- The Washington Times - Monday, October 31, 2016

ANALYSIS/OPINION:

Dear Gov. Larry Hogan,

I’m appealing to you on behalf of taxpayers who are not necessarily mass transit-dependent yet are hopeful that you will continue to hold tight the reins on public coffers, especially those under the purview of the Washington Metropolitan Area Transit Authority (WMATA), or more commonly called Metro.

Time is of the essence.

The general manager of Metro, Paul Wiedefeld, is trimming staff and is considering trimming rail and bus services, and repositioning the D.C. region’s chief mass transit agency in the financial and political markets.

Expectations for Mr. Wiedefeld, who joined Metro last year, were that he would be a change agent — and because he has to please eight bosses, none of his tasks is going to be easy.

His bosses, as you know, are the Metro Board; the Obama administration (for now); Congress; the governments of D.C., Maryland and Virginia; the public at large and the unions — and they all are applying pressure on Metro at the same time.

I’m sure that you, as a governor, can relate: Mr. Wiedefeld can please some of them some of the time, but he cannot please all of them all of the time. That is the reality.

So Metro officials must prioritize. Do they want Metro to be the one-size-fits-all behemoth that still ignores safety, security and growing pains? Or does it want to be a world-class regional system that looks beyond merely getting passengers from Point A to Point B?

Currently, a “yes” answer to the former question is generating the most pressure — and that’s where you come in, Gov. Hogan.

In the 2014 gubernatorial race, voters in Montgomery and Prince George’s counties rejected your bid for office, and this year both stand to reap financial gains — Montgomery, with the spanking-new premier outlet stores in Clarksburg, and Prince George’s, with the opening this winter of the MGM casino. The timing is perfect.

The new incoming windfalls position officials in both jurisdictions to rethink their constituents’ contributions to Metro, whose core is and should remain the District.

Both jurisdictions, however, need some nudging from you, Annapolis and Maryland’s congressional delegations — the very state and national leaders who control the purse strings.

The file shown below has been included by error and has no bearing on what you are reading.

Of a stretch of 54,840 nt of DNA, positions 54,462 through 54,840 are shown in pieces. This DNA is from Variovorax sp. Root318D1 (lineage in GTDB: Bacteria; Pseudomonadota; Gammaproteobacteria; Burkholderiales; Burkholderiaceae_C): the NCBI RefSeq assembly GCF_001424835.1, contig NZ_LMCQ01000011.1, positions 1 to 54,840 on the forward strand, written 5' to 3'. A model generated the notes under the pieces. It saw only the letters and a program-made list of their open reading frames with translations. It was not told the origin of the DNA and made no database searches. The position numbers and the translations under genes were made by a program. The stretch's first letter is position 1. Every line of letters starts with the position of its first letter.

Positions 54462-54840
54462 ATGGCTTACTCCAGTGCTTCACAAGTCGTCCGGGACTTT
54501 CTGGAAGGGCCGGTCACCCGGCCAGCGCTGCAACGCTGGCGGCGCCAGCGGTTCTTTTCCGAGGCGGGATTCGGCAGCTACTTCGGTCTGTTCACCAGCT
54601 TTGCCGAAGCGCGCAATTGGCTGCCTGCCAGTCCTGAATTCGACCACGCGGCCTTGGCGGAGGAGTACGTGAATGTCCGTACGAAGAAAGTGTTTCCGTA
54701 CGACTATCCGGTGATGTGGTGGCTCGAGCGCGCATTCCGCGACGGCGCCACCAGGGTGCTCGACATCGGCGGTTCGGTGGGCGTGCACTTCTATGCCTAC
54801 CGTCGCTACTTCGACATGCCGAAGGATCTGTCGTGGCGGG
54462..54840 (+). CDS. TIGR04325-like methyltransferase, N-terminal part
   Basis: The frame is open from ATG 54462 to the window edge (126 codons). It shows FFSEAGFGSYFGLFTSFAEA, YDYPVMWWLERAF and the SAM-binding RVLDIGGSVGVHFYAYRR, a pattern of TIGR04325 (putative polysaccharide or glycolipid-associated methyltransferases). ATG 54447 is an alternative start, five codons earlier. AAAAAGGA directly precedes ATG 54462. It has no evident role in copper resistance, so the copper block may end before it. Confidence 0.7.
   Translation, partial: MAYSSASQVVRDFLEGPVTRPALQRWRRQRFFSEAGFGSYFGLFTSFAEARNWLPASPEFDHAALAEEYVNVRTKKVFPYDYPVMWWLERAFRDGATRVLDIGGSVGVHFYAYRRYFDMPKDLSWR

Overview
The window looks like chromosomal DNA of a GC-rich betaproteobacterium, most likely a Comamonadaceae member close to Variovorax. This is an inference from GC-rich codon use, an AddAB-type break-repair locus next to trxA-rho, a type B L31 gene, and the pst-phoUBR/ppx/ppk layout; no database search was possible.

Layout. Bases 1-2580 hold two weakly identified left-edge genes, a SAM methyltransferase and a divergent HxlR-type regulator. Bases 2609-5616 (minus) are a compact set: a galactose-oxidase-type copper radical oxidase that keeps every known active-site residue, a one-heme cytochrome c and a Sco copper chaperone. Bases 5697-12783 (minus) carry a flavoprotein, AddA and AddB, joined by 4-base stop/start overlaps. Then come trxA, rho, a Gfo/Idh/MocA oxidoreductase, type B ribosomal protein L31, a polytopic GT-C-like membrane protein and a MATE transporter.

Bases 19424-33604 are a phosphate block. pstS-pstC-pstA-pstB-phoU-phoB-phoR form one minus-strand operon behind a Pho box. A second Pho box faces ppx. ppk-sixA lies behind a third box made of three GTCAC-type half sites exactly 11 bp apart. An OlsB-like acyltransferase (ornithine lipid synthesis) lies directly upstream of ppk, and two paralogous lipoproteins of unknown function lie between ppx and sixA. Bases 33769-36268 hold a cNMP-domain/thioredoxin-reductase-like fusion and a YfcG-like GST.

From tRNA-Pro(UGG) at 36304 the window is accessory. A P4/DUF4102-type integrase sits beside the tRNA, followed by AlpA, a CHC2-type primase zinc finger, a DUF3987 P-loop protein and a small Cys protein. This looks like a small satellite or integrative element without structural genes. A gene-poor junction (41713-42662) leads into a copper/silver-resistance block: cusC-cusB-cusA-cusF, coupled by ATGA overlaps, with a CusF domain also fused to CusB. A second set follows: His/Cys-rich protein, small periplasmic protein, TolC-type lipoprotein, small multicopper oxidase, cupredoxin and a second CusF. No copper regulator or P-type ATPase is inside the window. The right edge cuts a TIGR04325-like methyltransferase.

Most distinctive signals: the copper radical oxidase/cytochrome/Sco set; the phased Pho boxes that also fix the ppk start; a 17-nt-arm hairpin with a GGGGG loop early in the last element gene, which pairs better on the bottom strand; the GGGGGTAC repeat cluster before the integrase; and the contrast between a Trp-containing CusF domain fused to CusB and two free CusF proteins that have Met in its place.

For his part, Mr. Wiedefeld eyeballed Metro’s problems in its capital and operations budgets, reviewed its spending obligations and cued up the crystal ball, and all three are maxxed out. To help ease the pressure (or should I say pressures?), he has put forth several proposals including raising fares and curbing Metrorail and Metrobus services, among other things.

(My colleague Ryan McDermott gave a full accounting of the Wiedefeld proposal in Monday’s editions and online.)

Governor, you appear to be on the same page as federal authorities, who are reluctant to open the spigots on public coffers or, as you aptly said, “throw good money after bad.”

Mr. Wiedefeld is expected to make his austerity pitch on Thursday to Metro’s board. Spotlighting your position on Metro funding could go a long way toward shedding light on where your state stands.

Keep in mind as well that Prince George’s County Executive Rushern Baker III has long publicly committed new revenue from casino gambling to education. However, his county does not have a school funding problem as much as it has a school personnel problem.

Meanwhile, Montgomery County remains a booming jurisdiction, thanks in part to the I-270 high-tech corridor, which just welcomed the new retail outlets in Clarksburg. Both counties should ante up for Metro.

Again, Governor, I cite your own words as a strident reminder: “We’re not opposed to mass transit, but we do oppose wasteful and irresponsible spending on poorly conceived projects that waste taxpayers’ money.”

Metro is obviously wasteful and irresponsible, and Mr. Wiedefeld is putting in considerable time and effort to be the change agent of both.

Here’s hoping you voice your support for the general direction of the Wiedefeld plan, even if you don’t get into the weeds, as they say, about the details.

Thank you.

Deborah Simmons can be contacted at [email protected]

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